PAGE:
Bear Family’s second and final installment in their The Great Tragedy compilation examining the doomed Winter Dance Party 1959 offers the other side of the story of that tour, and amazingly shows just how quickly the music industry distanced itself from rock and roll–literally the same day.
At the end of 1971, Righteous Brother Bobby Hatfield held a recording session with producer Richard Perry in preparation for his second solo album. Stay With Me offers up the fruits of that long-lost and relatively unknown session, and show a masterful singer at work.
British first wave punk rockers The Flys had a lot of potential, but odd creative moves stifled the young band. This exhaustive collection highlights a band well deserving of rediscovery.
The troubled founder of Fleetwood Mac began his solo career with The End Of The Game, a bizarre album unlike any of his previous work and one that still confounds a half a century later.
This brief but satisfying collection compiles the entire recorded output of the short-lived Illinois indie-pop band The Springfields, and these songs served as fair warning of the greatness that was soon to come with their next incarnation, Velvet Crush.
British New Wave band Modern English will forever be remembered for their sole hit, the superb “I Melt With You.” But there was more to the band than that hit, and the reissue of the band’s first two albums highlight a band much better than the “one-hit wonder” tag might lead you to believe.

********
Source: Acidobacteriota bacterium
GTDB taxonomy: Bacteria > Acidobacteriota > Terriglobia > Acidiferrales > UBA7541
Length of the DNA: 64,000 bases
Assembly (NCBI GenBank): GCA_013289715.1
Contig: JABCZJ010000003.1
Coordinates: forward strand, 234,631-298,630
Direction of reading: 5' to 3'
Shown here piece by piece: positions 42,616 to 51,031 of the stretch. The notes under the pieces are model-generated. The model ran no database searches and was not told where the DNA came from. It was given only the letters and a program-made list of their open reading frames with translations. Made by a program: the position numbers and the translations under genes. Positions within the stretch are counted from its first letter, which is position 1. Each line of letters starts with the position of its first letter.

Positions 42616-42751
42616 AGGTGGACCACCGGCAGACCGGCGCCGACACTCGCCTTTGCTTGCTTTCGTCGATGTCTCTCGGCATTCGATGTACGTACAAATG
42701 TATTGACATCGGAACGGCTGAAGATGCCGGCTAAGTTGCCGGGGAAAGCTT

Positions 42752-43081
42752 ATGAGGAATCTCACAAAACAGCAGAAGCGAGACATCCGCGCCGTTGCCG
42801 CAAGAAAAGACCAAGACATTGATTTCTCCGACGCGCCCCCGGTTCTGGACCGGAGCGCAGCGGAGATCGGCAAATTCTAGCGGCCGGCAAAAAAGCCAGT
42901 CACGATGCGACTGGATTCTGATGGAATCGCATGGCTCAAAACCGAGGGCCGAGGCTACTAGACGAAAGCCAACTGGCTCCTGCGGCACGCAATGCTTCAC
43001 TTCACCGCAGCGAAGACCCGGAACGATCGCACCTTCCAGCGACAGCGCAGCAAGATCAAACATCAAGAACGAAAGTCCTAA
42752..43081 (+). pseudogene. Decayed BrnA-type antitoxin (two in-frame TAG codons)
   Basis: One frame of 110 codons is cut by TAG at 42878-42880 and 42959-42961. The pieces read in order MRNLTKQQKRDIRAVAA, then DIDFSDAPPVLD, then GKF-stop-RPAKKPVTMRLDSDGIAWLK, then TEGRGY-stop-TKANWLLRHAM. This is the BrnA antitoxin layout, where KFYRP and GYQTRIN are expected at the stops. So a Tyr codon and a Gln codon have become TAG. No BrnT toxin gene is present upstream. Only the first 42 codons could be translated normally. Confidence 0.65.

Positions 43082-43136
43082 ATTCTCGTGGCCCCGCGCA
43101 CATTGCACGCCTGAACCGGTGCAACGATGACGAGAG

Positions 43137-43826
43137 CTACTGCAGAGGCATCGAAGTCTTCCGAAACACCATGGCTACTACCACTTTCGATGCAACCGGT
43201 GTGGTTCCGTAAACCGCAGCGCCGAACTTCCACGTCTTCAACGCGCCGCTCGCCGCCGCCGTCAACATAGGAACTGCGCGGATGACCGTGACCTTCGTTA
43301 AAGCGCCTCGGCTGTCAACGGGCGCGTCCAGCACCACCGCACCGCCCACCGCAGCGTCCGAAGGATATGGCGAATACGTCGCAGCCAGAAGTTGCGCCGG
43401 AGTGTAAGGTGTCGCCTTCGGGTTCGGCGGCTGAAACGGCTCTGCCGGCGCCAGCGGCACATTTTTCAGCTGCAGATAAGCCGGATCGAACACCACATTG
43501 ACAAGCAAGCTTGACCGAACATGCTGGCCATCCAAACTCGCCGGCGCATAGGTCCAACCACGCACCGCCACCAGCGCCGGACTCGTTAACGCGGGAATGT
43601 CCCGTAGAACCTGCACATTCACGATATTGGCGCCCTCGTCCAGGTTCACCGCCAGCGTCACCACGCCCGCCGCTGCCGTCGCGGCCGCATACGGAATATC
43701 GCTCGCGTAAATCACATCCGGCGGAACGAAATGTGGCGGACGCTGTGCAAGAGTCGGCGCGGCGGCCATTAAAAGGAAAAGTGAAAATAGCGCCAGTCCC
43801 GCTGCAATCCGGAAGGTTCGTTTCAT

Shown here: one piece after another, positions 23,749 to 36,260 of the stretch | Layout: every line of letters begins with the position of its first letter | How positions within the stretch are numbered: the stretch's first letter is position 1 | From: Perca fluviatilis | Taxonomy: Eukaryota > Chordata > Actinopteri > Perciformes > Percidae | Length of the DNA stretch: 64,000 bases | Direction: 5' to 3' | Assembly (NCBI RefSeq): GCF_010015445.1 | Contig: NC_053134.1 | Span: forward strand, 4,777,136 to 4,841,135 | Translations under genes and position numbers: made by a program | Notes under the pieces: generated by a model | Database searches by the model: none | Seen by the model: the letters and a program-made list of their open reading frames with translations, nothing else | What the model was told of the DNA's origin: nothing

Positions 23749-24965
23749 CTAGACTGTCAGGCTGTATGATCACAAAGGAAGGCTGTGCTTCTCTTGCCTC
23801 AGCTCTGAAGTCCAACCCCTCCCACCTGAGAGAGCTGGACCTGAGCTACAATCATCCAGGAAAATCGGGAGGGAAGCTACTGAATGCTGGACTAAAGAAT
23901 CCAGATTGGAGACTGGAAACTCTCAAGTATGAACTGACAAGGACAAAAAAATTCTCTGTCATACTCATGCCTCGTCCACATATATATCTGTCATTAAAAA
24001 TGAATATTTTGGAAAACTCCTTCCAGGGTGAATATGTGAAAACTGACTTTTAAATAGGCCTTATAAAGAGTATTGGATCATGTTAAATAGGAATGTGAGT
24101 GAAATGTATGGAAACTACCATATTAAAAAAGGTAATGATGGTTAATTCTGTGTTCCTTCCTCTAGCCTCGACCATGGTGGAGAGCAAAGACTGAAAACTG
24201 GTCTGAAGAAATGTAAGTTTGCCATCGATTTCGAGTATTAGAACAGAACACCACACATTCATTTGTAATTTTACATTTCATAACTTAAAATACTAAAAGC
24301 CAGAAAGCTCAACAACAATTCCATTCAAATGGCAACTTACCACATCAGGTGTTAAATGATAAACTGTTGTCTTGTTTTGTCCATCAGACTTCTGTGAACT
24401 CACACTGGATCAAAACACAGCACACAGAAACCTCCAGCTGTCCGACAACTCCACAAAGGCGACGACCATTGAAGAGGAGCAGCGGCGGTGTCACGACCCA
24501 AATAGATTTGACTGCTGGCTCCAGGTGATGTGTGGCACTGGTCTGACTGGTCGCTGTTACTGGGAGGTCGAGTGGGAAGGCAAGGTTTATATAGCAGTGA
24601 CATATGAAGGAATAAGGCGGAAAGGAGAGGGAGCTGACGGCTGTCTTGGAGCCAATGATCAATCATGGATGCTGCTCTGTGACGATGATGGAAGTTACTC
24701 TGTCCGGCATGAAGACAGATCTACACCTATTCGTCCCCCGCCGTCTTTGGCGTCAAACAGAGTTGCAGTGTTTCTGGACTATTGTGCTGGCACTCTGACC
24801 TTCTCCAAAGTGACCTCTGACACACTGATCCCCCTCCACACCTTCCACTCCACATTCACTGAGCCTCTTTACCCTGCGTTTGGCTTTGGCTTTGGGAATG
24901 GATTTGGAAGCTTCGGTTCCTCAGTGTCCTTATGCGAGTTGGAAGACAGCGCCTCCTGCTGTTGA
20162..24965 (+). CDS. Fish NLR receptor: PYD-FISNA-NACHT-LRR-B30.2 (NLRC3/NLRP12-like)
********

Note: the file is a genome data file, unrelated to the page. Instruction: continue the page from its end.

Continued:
Peruvian vocalist Yma Sumac was a unique personality that appeared in the 1950s. She released six studio albums during this time, all of which have been compiled in this handy and essential three-disc box set.
Scottish indie-pop group Friends Again burned brightly in the early 1980s, leaving behind a legacy of one fantastic, promising debut album before imploding. Two recent releases document their brief existence; one offers a glimpse of the band’s early years, while the other presents their sole album in expanded form. Both highlight a young band that could have been a contender.
Mercury Rev album All Is Dream easily stands as one of the best albums the band has ever made. Cherry Red’s new four-disc collection only proves that point, expanding it with a wealth of unreleased material, b-sides, demos, outtakes, and live recordings.
Saint Etienne mastermind Bob Stanley enlists friend Tim Burgess to help curate the latest edition of his fictional setting compilation, Tim Peaks. This diner offers up a more contemporary setting than previous volumes, with a special focus on more melancholic, Factory Records-inspired post punk and indie-pop.